For immediate release: August 9, 2022


This statement can be attributed to Lia Holland (they/she), Campaigns & Communications Director at Fight for the Future.

“In an effort to punish hackers and cybercriminals, Treasury just made a clumsy attempt to sanction, an open source protocol. was a mixing protocol that worked by letting many people send Ethereum to a specific address, mixing all the cryptocurrency it holds together, then letting those who had sent funds withdraw better-anonymized money. Services like exist because the permanent, public, and immutable records kept on blockchains like Ethereum aren’t inherently privacy-preserving. But after Treasury’s actions, the open source code used to run this protocol has been censored, and developers contributing to the protocol are reporting that their GitHub accounts have been deleted.

Let us be clear, hackers and cybercriminals, as well as those that support them, are deplorable and should be stopped—but not in a way that compromises human rights and the first amendment.

Treasury’s sanctions were meant first as a tire-slash to the Lazarus Group, cyberthieves affiliated with North Korea, who used to anonymise stolen Ethereum, and prevent them (and, it seems, anyone else who was using it) from being able to withdraw from the service anonymously.

It also seems that Treasury’s sanctions were meant as a warning shot to projects attempting to build anonymous digital assets, and an attack on the first amendment right to code.

Treasury did not only sanction the individuals or corporations involved with the Lazarus Group; they sanctioned all the mechanisms—ethereum addresses—by which the protocol provides its blending service, because that service was used by bad actors. This is a rough equivalent to sanctioning the email protocol in the early days of the internet, with the justification that email is often used to facilitate phishing attacks. is code, and rather than identify those who were aiding and abetting criminals the Treasury simply sanctioned that code. Code is speech.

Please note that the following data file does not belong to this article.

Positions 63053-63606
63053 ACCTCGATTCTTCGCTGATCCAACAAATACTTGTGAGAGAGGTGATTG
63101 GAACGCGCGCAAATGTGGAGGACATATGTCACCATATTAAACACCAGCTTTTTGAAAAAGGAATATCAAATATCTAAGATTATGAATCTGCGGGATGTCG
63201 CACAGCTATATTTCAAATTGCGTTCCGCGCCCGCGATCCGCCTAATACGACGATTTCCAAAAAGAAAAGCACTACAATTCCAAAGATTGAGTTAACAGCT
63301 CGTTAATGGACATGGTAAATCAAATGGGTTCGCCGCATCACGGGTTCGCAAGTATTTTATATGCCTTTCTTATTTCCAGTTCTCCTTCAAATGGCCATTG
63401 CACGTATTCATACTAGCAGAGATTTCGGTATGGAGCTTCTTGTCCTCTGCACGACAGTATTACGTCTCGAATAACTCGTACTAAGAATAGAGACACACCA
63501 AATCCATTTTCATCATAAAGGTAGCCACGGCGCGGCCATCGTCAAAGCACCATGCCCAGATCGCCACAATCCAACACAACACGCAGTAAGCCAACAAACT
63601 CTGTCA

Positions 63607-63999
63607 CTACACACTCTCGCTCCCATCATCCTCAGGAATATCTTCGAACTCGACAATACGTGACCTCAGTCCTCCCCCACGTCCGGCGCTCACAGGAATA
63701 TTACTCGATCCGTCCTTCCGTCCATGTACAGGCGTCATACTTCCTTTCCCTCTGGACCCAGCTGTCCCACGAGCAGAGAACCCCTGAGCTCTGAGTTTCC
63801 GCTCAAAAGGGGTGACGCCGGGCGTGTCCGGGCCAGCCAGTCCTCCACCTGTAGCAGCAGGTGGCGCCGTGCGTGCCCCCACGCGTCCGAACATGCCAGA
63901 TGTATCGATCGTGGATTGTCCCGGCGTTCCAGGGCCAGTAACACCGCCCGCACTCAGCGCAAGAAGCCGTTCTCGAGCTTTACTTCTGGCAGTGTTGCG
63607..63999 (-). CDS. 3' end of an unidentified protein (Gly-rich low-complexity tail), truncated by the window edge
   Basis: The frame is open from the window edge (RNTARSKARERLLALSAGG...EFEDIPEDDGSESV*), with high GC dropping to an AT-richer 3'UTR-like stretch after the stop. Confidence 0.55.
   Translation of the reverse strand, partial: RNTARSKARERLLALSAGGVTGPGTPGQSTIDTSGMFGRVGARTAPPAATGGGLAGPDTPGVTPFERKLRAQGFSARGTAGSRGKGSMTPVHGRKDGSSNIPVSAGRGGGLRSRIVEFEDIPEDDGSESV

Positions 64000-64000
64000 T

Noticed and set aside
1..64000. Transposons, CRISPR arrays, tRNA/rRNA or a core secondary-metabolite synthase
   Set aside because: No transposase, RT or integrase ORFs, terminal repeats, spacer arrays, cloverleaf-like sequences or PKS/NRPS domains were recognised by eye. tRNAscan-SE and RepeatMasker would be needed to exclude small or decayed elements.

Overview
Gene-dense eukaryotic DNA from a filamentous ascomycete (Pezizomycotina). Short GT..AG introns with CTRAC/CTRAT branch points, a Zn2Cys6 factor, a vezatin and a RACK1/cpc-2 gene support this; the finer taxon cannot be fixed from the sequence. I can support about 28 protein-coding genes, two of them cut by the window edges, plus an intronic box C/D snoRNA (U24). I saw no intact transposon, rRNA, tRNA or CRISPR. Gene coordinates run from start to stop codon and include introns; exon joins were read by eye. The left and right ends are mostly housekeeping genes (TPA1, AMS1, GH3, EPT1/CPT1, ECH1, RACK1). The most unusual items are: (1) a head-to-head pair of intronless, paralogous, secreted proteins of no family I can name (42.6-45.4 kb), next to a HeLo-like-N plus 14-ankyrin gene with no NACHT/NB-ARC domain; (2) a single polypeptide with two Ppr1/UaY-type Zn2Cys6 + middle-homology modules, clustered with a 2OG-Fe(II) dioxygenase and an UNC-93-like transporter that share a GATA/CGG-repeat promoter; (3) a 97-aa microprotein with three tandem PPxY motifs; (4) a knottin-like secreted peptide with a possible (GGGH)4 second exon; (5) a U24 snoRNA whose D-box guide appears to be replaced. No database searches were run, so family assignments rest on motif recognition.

Already, the Internet is feeling the chilling effects of this choice: the open source code used to run has been taken down from Github. And unfortunately it seems that such an effect is exactly what the US government was seeking.

In yesterday’s press release announcing sanctions against, Treasury states clearly that “while most virtual currency activity is licit, it can be used for illicit activity”—essentially a statement that could be made about cash. But as Politico reports “The Biden administration wants cryptocurrency companies to voluntarily adopt internationally agreed-upon technologies for combating money laundering, including collecting all users’ personal information. The senior Treasury official said the sanctions on Tornado Cash would send a strong message to companies that still haven’t done this.” (Bolded emphasis is our own.)

Anonymity is not a crime, and there are many legitimate reasons to seek anonymity in financial transactions. Privacy tools are important to, for example, activists in authoritarian states where revealing financial information could get someone jailed or executed. Anonymity, particularly financial, may soon become essential for pregnant people seeking abortions in the US, as well as supporters in states that criminalize donations to abortion funds or Planned Parenthood. Simply not wanting your financial history surveilled by governments, corporations, stalkers, or other bad actors is a legitimate reason to seek privacy-preserving technologies online.

We ask that the Treasury focus more carefully on targeting bad actors—rather than attempting to criminalize building and using privacy tools or the simple act of writing or running open source software code.”